Beth and Amanda kindly carried the items into the audience so people could see everything close up:

I can't offer enough thanks to Beth and the entire Stowe Center staff for making these rare items available to the public for this event. Thanks also to a wonderful audience (including some members of my family!) that asked super questions. The material culture of Uncle Tom's Cabin is an amazing window into the intersection of consumer culture with both racial justice and racial oppression. By understanding the ways in which quotidian household items invite physical engagement, we can understand how our everyday lives connect to the broadest and most urgent of political stakes.

Sunday, March 11, 2012

New York Review of Books

Check out the rear cover of this week's New York Review of Books!

That's the cover of Racial Innocence, second from the left. The book is also listed above the image. Many thanks to the American Literatures Initiative and New York University Press for creating this beautiful ad and featuring Racial Innocence so prominently. I'm delighted!

Friday, March 2, 2012

Robert M. Gay Memorial Lecture at Simmons College

I was very honored to deliver the 2012 Robert M. Gay Memorial Lecture this past Wednesday at Simmons College. I spoke about the Clark Doll Tests and the ways in which children's literature integrates with material culture to script children's play-performancs in everyday life. Many thanks to the Department of English and epecially to Kelly Hager for inviting me, to Rachel Lacasse for making every aspect of the event smooth, to the many students who attended the talk and asked such great questions (we had a full house!), and to the faculty in English and Africana Studies who were the most enjoyable and stimulating dinner companions anyone could ask for. It was a delightful event, and I hope to have many more opportunities to think with the faculty and students of Simmons.

Thursday, February 23, 2012

Second printing!

Racial Innocence is going into its second printing--less than three months after the first print run! Many thanks to everyone who bought a copy, everyone who asked their library to buy a copy, and especially everyone who assigned my book in courses.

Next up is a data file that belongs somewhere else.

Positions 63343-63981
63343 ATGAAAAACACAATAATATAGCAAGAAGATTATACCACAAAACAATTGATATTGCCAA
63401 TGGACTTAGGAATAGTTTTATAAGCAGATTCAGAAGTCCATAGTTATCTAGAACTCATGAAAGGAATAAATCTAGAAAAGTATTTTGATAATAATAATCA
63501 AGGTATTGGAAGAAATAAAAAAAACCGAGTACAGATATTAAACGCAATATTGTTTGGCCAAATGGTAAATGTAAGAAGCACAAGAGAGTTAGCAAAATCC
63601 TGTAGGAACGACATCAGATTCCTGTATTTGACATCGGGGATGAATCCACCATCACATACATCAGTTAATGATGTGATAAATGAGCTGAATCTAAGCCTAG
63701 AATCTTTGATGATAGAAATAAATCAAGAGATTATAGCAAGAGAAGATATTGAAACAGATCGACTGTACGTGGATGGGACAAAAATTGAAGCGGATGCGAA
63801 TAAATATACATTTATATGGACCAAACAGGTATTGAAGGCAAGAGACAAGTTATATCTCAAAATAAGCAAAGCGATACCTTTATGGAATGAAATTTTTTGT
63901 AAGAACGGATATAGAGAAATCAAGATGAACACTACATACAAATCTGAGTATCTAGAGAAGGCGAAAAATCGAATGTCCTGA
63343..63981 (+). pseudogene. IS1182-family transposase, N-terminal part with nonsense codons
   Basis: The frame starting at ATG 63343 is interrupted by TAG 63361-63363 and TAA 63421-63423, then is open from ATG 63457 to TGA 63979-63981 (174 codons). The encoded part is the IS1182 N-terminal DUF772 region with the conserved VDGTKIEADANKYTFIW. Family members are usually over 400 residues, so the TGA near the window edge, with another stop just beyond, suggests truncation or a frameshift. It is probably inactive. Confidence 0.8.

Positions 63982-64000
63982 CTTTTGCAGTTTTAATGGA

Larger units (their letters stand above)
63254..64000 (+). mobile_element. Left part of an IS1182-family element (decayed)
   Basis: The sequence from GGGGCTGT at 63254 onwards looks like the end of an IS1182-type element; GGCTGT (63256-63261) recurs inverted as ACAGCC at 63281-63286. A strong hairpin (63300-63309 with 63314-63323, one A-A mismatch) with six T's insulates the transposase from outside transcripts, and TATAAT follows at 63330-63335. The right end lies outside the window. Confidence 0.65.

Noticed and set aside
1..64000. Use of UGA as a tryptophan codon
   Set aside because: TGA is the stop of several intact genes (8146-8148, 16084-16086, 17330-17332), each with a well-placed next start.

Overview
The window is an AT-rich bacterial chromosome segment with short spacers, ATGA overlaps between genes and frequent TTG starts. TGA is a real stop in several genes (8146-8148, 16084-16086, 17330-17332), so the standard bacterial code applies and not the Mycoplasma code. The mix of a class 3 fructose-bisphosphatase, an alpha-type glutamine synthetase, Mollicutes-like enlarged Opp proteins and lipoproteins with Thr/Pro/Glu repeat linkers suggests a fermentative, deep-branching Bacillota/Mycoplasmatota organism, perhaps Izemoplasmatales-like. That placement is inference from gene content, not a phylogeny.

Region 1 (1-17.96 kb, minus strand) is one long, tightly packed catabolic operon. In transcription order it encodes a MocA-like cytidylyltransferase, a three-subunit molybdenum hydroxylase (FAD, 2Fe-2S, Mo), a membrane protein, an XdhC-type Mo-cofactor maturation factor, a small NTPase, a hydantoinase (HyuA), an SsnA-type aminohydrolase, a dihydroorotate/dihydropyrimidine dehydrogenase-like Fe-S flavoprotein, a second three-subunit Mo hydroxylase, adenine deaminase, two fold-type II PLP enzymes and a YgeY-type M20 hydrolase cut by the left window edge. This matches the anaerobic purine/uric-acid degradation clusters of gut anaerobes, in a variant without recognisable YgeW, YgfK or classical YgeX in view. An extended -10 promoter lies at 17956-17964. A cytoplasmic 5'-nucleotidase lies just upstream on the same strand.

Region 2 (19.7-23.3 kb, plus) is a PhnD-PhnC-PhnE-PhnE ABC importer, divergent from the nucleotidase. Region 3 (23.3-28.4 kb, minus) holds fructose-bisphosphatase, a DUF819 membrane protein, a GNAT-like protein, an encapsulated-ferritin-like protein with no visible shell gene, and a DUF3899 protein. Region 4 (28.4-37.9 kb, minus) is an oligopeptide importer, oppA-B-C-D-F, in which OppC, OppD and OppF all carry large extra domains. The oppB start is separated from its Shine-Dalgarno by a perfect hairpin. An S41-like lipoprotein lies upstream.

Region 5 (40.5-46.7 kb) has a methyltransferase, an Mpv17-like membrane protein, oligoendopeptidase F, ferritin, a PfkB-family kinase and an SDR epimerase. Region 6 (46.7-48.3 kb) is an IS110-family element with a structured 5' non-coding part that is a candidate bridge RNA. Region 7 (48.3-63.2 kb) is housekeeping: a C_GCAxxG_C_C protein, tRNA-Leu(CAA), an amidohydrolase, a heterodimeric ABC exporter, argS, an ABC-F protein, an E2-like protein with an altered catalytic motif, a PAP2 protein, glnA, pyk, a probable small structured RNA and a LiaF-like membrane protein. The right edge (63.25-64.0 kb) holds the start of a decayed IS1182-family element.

Tuesday, February 21, 2012

Radio, Video, and Print, Oh My!

This past fall and winter, I was interviewed 19 times on regional NPR and other stations. I had a blast talking about childhood and race, Raggedy Ann dolls and the Scarecrow from The Wonderful Wizard of Oz, and lots more on a variety of African American, feminist, religious, queer, and progressive shows. Many thanks to all the interviewers who asked such great questions. Here's the archive--along with some older video and print interviews about Racial Innocence. Enjoy!


"Uprising Radio" with Sonali Kolhatkar, KPFK, Pacifica in Southern California, 15-minute interview, February 2, 2012

"Women-Stirred Radio" with Merry Gangemi, WGDR, Plainfield, VT, 30-minute live interview, January 12, 2012

"Voices of Our World" with Kathy Golden, program run by the Maryknoll, a progressive religious community, nationally syndicated to over 100 radio stations, 25 minute taped interview (click "Not So Innocent"), December 12, 2011

"The Women's Show" with Arly Helm, feminist radio program, KVMR-FM, Grass Valley, CA, 50-minute taped interview,
December 12, 2011

"The Wimmin's Music Program" with Laura Rinaldi, feminist radio program, KKUP, Santa Cruz, 30-minute live interview, December 4, 2011

"The Bob Salter Show," progressive radio show, WFAN/WXRK, New York City, 30-minute taped interview, December 3, 2011

"Peace and Social Justice" with Laurel Avalon, KZFR, Chico, CA, 30-minute live interview, December 2, 2011

"Northern Spirit Radio" with Mark Judkins Helpsmeet, progressive Christian radio program, hour-long taped interview, December 1, 2011

"Radio with a View" with Marc Stern, progressive radio program, WMBR FM, Cambridge, MA, 40-minute live studio interview, November 27, 2011